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Q&A site Quora raises $80M in Series C funding

Company says it raised the funding "as insurance" in case of en economic downturn

Financial trends and news by Steven Loeb
April 9, 2014 | Comments
Short URL: http://vator.tv/n/3631

(Updated to reflect confirmation from Quora)

There can be many reasons why a company raises money. Sometimes it needs the funding to further its development. Sometimes it needs to get the word out by hiring a marketing team (this is the answer I most often get when I ask what a company will do with their capital).

In the case of Quora, though, the answer seems to be: let's have it just in case.

The question and answer site has raised an $80 million round of funding, a Quora spokesperson confirmed to VatorNews on Wednesday. The round was led by Tiger Capital, and included participating existing investors Benchmark, Matrix Partners and Peter Thiel.

Quora had previously raised over $60 million, in two rounds of funding. It initially raised $11 million at an $86 million valuation in 2010. That round was led by Benchmark, and general partner Matt Cohler, another former Facebook employees, who also joined the Quora’s board.

It then raised another $50 million in May 2012 from Thiel, Northbridge Venture Partners, Matrix Partners and co-founder and CEO Adam D'Angelo, valuing it at $400 million.

With this latest funding the company is now said to be valued at $900 million.

Founded in 2009, the Palo Alto, California-based Quora is a collection of questions and answers created, edited, and organized by its users. The site has 500,000 topics but an unknown number of users.

So what will it do with this newest money? While it does have some plans, it mostly seems to be insurance to "make sure Quora lasts forever."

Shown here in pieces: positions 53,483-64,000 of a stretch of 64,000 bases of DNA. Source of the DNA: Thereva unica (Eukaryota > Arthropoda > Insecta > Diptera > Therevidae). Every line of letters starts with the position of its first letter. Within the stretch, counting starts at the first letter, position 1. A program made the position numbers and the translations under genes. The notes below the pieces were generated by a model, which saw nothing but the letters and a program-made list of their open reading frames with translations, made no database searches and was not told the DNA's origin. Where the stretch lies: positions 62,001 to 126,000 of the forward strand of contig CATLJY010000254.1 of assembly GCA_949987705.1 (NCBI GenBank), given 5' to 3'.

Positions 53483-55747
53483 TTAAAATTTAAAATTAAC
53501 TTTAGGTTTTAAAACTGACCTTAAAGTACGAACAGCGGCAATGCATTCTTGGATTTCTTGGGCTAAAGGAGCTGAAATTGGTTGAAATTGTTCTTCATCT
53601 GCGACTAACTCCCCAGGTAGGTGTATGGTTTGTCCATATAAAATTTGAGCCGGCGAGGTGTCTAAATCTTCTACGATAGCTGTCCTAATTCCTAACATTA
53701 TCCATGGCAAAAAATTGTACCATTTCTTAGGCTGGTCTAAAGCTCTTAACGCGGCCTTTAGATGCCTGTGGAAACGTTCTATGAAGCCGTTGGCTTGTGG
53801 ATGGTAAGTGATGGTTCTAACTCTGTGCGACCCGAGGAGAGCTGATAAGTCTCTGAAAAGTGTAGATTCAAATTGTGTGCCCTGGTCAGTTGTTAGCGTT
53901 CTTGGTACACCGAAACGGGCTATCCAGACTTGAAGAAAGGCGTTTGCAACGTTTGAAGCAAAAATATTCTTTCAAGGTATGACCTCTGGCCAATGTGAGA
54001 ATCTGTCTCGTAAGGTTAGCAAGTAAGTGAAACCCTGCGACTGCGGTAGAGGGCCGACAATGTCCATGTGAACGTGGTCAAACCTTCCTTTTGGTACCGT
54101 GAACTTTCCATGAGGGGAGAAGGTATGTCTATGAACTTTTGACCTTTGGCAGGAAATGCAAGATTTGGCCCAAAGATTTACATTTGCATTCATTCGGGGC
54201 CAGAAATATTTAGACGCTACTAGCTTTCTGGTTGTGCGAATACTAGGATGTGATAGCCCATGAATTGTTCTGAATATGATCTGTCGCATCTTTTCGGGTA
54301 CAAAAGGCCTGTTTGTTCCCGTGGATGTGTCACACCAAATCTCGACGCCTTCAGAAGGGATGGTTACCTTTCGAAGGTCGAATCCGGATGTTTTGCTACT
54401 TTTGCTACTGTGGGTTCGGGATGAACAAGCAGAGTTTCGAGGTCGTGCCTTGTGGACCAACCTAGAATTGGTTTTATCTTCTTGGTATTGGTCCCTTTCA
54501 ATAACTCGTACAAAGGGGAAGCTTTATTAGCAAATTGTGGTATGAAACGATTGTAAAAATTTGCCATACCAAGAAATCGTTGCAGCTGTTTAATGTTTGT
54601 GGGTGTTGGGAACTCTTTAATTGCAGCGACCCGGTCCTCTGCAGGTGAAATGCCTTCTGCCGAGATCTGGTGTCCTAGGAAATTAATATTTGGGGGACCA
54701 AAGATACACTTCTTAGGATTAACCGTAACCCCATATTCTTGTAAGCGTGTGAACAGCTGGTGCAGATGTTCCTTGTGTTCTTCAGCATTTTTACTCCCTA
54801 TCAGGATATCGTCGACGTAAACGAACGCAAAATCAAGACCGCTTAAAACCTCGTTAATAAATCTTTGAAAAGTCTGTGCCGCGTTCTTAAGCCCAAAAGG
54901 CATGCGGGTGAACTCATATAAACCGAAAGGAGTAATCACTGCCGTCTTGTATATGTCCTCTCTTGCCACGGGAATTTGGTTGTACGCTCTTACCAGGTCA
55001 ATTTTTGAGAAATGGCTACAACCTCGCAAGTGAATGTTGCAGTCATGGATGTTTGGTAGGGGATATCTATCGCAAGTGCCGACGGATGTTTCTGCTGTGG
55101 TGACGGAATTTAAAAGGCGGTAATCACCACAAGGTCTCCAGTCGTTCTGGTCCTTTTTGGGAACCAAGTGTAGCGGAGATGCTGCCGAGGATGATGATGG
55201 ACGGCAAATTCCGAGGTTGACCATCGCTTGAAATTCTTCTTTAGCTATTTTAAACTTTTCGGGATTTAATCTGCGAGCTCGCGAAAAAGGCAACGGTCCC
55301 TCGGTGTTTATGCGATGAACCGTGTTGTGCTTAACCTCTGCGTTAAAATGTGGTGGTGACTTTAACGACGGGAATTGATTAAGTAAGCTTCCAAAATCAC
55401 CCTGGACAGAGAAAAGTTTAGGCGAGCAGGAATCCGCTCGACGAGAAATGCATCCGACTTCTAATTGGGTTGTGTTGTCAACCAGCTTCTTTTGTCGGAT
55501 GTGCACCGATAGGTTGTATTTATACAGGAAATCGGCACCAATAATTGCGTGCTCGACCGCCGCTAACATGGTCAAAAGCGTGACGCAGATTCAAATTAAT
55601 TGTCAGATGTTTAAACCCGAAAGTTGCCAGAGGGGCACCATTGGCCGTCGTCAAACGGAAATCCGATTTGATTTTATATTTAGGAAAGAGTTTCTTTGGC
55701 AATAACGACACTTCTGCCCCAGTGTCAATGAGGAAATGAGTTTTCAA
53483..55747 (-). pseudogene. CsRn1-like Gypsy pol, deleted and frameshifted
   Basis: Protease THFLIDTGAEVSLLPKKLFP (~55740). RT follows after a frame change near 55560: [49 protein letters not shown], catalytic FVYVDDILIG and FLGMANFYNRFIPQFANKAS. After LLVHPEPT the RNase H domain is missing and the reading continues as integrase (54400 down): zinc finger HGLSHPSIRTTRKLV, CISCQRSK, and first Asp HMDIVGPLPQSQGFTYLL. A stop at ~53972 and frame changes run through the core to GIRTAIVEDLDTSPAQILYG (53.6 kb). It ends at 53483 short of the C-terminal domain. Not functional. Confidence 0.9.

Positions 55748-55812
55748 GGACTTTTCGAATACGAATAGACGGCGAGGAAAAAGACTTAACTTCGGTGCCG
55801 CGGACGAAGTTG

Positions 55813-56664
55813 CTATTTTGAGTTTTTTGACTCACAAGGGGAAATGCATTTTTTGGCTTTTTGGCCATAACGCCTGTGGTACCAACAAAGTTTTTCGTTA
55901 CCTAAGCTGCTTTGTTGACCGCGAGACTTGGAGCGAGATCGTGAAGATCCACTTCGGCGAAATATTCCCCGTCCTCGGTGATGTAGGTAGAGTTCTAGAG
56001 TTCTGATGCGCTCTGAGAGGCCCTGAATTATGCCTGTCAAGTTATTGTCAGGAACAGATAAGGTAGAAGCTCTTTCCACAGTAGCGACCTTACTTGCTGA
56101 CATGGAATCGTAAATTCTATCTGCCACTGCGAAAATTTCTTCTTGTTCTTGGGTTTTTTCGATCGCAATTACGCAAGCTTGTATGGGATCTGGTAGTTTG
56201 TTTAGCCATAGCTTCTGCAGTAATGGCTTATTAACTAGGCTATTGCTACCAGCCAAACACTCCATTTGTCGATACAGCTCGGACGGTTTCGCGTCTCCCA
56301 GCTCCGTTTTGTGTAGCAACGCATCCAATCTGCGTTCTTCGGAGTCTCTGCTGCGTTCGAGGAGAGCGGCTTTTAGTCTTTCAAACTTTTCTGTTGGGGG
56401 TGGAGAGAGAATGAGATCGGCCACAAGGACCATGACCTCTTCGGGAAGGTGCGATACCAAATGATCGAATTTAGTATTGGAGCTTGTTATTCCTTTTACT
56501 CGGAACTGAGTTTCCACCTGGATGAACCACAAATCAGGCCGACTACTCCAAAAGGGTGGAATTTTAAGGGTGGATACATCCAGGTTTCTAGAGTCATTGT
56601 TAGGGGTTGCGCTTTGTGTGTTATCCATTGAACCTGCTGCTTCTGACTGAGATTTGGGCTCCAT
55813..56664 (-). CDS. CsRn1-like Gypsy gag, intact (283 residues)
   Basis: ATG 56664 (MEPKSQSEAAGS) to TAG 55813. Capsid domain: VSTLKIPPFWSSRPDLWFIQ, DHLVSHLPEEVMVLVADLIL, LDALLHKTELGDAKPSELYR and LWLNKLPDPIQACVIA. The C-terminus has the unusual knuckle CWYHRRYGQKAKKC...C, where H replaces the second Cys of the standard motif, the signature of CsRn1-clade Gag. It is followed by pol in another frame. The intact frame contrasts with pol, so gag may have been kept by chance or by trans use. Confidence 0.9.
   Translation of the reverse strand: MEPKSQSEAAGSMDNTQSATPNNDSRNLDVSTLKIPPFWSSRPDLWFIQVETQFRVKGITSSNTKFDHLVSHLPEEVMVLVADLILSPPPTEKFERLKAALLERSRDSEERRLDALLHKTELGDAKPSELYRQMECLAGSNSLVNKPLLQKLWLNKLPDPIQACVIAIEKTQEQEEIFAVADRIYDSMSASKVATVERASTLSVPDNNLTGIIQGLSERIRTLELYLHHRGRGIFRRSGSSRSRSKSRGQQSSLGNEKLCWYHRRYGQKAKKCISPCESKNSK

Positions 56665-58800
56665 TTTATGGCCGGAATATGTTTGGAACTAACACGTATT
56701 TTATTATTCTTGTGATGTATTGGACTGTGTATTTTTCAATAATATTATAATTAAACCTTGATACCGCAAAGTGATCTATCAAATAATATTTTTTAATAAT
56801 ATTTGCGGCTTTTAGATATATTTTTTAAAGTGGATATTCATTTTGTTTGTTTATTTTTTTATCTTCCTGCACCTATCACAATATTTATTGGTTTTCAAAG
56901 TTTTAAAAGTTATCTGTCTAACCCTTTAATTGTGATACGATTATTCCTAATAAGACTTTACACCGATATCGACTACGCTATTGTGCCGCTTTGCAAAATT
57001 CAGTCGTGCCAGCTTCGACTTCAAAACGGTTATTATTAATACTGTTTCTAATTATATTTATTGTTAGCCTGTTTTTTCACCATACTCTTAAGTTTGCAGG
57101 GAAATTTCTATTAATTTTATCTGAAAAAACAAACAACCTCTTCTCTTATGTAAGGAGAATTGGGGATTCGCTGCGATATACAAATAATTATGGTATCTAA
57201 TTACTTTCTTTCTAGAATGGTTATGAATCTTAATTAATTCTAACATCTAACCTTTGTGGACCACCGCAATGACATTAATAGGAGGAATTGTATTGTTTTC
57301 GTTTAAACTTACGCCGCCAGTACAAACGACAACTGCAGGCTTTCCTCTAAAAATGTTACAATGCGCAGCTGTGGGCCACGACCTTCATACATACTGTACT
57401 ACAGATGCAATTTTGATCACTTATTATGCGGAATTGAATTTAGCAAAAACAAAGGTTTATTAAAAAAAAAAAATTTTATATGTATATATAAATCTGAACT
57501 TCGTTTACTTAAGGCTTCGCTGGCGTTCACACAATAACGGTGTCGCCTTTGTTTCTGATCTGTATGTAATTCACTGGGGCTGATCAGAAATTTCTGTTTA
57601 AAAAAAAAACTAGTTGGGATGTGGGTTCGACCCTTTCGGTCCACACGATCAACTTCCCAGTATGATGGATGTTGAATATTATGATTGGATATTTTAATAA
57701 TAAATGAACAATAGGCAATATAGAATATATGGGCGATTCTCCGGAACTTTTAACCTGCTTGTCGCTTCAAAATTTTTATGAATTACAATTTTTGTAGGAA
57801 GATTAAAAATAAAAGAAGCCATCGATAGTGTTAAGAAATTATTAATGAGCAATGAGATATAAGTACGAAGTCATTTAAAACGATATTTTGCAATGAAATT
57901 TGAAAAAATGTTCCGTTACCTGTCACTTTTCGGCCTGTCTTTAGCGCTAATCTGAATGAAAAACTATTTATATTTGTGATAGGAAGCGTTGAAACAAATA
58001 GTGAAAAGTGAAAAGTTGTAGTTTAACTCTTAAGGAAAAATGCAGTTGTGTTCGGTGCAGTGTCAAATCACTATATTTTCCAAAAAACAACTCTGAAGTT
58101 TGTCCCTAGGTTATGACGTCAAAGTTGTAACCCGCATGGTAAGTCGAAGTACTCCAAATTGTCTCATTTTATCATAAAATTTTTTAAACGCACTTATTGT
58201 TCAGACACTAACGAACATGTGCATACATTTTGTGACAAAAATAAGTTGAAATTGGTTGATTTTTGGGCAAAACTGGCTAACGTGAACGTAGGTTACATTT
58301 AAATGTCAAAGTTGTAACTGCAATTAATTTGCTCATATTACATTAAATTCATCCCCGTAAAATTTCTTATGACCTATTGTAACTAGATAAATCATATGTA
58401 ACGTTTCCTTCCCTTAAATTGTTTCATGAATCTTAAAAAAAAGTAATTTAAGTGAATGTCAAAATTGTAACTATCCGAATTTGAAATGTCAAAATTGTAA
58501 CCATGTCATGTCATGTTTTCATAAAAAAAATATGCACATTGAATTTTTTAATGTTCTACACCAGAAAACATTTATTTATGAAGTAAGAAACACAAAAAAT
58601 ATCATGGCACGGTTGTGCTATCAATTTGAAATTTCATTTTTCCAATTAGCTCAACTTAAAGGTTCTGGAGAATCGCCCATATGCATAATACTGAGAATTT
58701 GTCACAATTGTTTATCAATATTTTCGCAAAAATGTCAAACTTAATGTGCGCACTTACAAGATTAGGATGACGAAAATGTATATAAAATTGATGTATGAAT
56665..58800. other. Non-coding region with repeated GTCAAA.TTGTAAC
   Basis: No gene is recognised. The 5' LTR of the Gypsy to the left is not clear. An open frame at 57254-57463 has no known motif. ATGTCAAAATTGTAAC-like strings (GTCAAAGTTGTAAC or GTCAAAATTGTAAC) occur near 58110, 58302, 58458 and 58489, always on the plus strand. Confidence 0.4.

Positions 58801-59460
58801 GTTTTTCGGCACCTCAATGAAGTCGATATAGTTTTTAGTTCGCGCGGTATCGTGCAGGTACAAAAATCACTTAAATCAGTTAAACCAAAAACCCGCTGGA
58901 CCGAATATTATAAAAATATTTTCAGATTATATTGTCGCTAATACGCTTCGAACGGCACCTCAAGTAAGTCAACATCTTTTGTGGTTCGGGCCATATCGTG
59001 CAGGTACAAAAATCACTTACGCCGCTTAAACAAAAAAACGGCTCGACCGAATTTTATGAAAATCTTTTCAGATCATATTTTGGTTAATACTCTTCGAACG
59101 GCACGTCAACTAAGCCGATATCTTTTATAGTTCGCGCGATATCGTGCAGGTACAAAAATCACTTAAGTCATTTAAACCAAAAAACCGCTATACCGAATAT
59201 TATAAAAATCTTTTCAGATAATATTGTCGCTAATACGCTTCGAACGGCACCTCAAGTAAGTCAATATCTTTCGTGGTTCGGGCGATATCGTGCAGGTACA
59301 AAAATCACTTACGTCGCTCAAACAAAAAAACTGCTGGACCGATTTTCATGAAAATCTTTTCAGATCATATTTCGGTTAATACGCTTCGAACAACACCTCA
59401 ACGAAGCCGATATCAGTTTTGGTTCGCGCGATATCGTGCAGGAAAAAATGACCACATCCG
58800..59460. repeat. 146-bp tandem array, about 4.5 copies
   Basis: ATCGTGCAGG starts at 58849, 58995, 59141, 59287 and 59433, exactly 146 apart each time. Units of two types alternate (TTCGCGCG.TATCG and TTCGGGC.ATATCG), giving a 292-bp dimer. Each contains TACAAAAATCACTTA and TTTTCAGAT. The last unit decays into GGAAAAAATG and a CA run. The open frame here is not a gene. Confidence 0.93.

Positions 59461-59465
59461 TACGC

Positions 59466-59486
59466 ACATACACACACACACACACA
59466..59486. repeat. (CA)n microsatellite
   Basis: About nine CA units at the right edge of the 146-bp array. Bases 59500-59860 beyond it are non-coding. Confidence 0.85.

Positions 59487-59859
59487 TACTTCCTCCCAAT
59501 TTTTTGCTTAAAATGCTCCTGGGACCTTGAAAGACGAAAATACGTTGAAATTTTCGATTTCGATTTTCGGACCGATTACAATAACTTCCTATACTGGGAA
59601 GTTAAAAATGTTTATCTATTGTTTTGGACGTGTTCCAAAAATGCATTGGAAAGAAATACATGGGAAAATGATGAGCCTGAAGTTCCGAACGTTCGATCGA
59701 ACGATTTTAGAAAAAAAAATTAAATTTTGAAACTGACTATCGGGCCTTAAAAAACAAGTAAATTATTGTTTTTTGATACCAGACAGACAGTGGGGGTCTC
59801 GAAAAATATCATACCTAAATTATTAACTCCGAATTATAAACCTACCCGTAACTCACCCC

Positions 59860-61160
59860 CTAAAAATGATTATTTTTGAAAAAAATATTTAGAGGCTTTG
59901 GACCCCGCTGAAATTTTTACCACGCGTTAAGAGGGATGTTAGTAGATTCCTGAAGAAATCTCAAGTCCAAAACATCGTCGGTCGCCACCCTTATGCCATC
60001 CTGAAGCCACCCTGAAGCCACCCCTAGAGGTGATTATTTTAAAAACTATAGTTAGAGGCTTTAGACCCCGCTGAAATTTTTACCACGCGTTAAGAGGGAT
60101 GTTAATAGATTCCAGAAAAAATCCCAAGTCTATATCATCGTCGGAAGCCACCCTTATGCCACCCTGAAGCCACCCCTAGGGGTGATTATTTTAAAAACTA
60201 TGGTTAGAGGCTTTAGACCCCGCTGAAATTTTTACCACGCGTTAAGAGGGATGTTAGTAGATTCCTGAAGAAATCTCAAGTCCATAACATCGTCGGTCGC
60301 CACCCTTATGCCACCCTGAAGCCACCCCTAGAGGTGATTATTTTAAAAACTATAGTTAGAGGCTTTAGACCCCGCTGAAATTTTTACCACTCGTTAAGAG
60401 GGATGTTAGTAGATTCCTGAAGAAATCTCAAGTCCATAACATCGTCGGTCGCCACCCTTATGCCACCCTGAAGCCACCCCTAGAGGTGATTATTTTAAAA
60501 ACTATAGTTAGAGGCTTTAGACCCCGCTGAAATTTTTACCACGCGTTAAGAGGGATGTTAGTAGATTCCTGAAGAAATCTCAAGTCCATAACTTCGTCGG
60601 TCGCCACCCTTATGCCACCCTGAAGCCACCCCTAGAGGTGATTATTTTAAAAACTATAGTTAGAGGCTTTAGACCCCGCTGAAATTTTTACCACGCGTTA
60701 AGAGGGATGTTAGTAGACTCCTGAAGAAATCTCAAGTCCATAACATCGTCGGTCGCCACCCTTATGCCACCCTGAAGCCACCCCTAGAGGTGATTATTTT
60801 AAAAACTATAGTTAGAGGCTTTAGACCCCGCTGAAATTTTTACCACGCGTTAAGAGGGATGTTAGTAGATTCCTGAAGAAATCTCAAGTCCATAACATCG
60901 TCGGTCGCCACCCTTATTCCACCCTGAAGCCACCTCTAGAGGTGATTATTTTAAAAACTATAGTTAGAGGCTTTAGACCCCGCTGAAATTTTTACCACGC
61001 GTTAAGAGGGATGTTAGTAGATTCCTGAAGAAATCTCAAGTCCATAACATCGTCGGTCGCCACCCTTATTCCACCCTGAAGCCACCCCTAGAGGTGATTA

"We will keep most of this money in the bank as insurance. This insurance protects us against a potential macroeconomic downturn, and will allow us to focus on building the best possible product to share and grow the world’s knowledge, and continue running the service no matter what happens," D'Angelo wrote on the site on Wednesday.

"This is important because one of our goals is to be an independent company for the long term and not be acquired."

In another post, he even admitted that the company "still had most of the money in the bank from our series B two years ago."

That does, however, mean that Quora is simply going to sit on all that money. D'Angelo also said the company would use it to expand to new languages, fund the company's infrastructure and to improving the product, which will means tools for people to find their own content, and some improvements to notifications.

"We are also focused on keeping Quora as the highest quality place on the internet for answers to questions as we grow in scale - this means making sure people can find all content that’s relevant to them, automatically surfacing more of the great content, and fighting spam, minimizing other low quality content, and stopping question vandalism," said D'Angelo.

"These are challenging problems and we will continue to build the best possible development team to tackle them."

(Image source: ourmoodboards.com)


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